In the beginning, I cooked because I was hungry.
I was a young college student sick of cafeteria food. During my junior year, I lucked into a house with a large commercial kitchen. I signed up for the Cookbook of the Month Club, ordered Joy of Cooking and Julia Child’s The Way to Cook. When they arrived, I borrowed my boyfriend’s car visited the local grocer and stocked the fridge. After burning a few dishes, undercooking a few others, I started a lifelong love of cooking.
Then there was law school, cities away from a second boyfriend, where I filled many an evening cooking through The New Basics. Making cakes for my housemates, hosting cocktail parties for my friends, I discovered the farmers’ market and the local gourmet store. (I blanch to think of the credit card bills graciously paid by my parents.) I cooked then for comfort and companionship.
After law school came Chicago. Engaged to my college sweetheart, I started a new life with new friends. I discovered Le Cordon Bleu’s cookbook to build skills and ways to find ways to use my matrimonial bounty (much sourced from Williams-Sonoma). For my new family and friends, I hosted events large and small, but always centered around food. I cooked to impress, to fit in.
Sadly, the marriage failed and a few years later I lived on my own, in my own home. It was a darling little condo with two central hubs: a used Viking stove and a tin-lined, six top dining room table. While everyday meals were sparse, I still threw dinner parties for my friends. Dearly departed Gourmet magazine was an excellent guide for both styles. I cooked then to feel normal during a time when life was completely upside down.
Life goes on, and within a few years I was remarried, with a new son in a new home with lots of bookshelves that filled with cookbooks of all styles. Even in my tiny little kitchen, I turned out meals both simple and grand. In both, I cooked to nourish and nurture my new family and new life.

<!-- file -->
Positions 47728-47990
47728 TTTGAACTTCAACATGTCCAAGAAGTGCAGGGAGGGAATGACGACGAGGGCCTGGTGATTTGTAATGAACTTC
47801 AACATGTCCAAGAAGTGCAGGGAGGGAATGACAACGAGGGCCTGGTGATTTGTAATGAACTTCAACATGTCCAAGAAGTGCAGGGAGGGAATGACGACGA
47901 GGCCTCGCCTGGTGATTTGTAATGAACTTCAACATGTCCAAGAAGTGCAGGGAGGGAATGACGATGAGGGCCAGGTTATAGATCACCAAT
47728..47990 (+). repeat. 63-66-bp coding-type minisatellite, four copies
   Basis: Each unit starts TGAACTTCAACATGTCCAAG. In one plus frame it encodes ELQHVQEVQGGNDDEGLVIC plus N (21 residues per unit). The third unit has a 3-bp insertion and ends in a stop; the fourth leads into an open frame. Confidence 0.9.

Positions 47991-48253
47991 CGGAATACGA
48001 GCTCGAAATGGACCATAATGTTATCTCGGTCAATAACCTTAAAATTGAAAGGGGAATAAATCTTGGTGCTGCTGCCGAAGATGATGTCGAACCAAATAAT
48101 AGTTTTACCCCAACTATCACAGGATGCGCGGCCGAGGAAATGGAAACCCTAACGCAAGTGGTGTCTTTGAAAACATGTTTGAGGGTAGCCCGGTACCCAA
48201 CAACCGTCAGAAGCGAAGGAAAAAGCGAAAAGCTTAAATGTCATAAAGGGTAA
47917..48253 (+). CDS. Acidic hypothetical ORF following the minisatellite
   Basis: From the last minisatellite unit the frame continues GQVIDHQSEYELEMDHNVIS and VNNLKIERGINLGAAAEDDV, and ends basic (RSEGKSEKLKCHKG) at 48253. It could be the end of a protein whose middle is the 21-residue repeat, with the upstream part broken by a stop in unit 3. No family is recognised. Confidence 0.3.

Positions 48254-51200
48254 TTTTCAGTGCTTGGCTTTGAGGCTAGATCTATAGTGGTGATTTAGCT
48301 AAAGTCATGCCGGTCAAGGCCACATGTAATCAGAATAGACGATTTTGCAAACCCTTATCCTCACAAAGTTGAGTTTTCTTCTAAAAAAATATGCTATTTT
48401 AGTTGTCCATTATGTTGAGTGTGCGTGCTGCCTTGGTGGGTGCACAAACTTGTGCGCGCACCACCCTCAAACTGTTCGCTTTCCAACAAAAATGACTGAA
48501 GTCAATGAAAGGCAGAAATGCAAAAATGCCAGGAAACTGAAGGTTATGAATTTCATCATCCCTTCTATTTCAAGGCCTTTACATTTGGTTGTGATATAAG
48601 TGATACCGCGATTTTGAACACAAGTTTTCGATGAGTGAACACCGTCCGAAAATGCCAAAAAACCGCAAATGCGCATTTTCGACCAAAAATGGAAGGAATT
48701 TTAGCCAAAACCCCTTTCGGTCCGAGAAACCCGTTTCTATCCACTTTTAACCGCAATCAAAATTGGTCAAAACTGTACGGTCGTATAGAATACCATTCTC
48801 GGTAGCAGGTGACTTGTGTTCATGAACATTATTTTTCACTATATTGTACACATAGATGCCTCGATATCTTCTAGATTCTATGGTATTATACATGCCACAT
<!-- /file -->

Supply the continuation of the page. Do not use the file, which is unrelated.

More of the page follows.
Today, after years of cooking professionally for both the high and the humble, I no longer use books as my sole inspiration. As a longtime cook, I use ingredients as my inspiration. I cannot look at a vegetable, a jar of honey or a cut of meat with conjuring visions of new dishes. My reason for cooking is less complex. I cook now because I do not know how not to cook. Cooking is a part of me, not merely a task but in some ways a calling. I’m just glad I was hungry enough to recognize it.
Cranberry Orange Chocolate Chip Muffins with Streusal Topping
This is a recipe that my son and I created together while experimenting in the kitchen one snowy day. It’s a sunny, sweet counterpoint to a winter morning.
For the muffin batter:
1 1/2 cups all-purpose flour
1/2 cup whole wheat pastry flour
1 cup granulated sugar
2 tsp. baking powder
1/2 tsp. kosher salt
2 large eggs
1/2 cup buttermilk
1/2 stick unsalted butter, melted and cooled
1 Tbs. orange juice
1 cup fresh or frozen cranberries
1/2 cup semisweet chocolate chips
2 tsp. orange zest
For the streusel topping:
1/4 cup granulated sugar
2 Tbs. all-purpose flour
1/2 tsp. cinnamon
1/2 tsp. orange zest
2 Tbsp. unsalted butter, cut into pieces
Preheat the oven to 400° F. Fill 12 regular muffin cups with silicone or paper liners. Combine the flours, sugar, baking powder, and salt in a medium bowl. Whisk together the eggs, buttermilk, butter, and lemon juice in another bowl. Pour the liquid ingredients into the dry ones. Stir to combine. Gently mix in the cranberries, chocolate chips and orange zest. Scoop the batter equally into the lined cups.
Stir together the sugar, flour, cinnamon, and orange zest in a small bowl. Rub the butter into the flour with your fingers. Sprinkle the streusel topping over the muffins.
Bake for 20 minutes in the center of the oven or until a tester comes out clean. Cool on a rack. The muffins are best eaten the day that they’re made. Makes 12 muffins.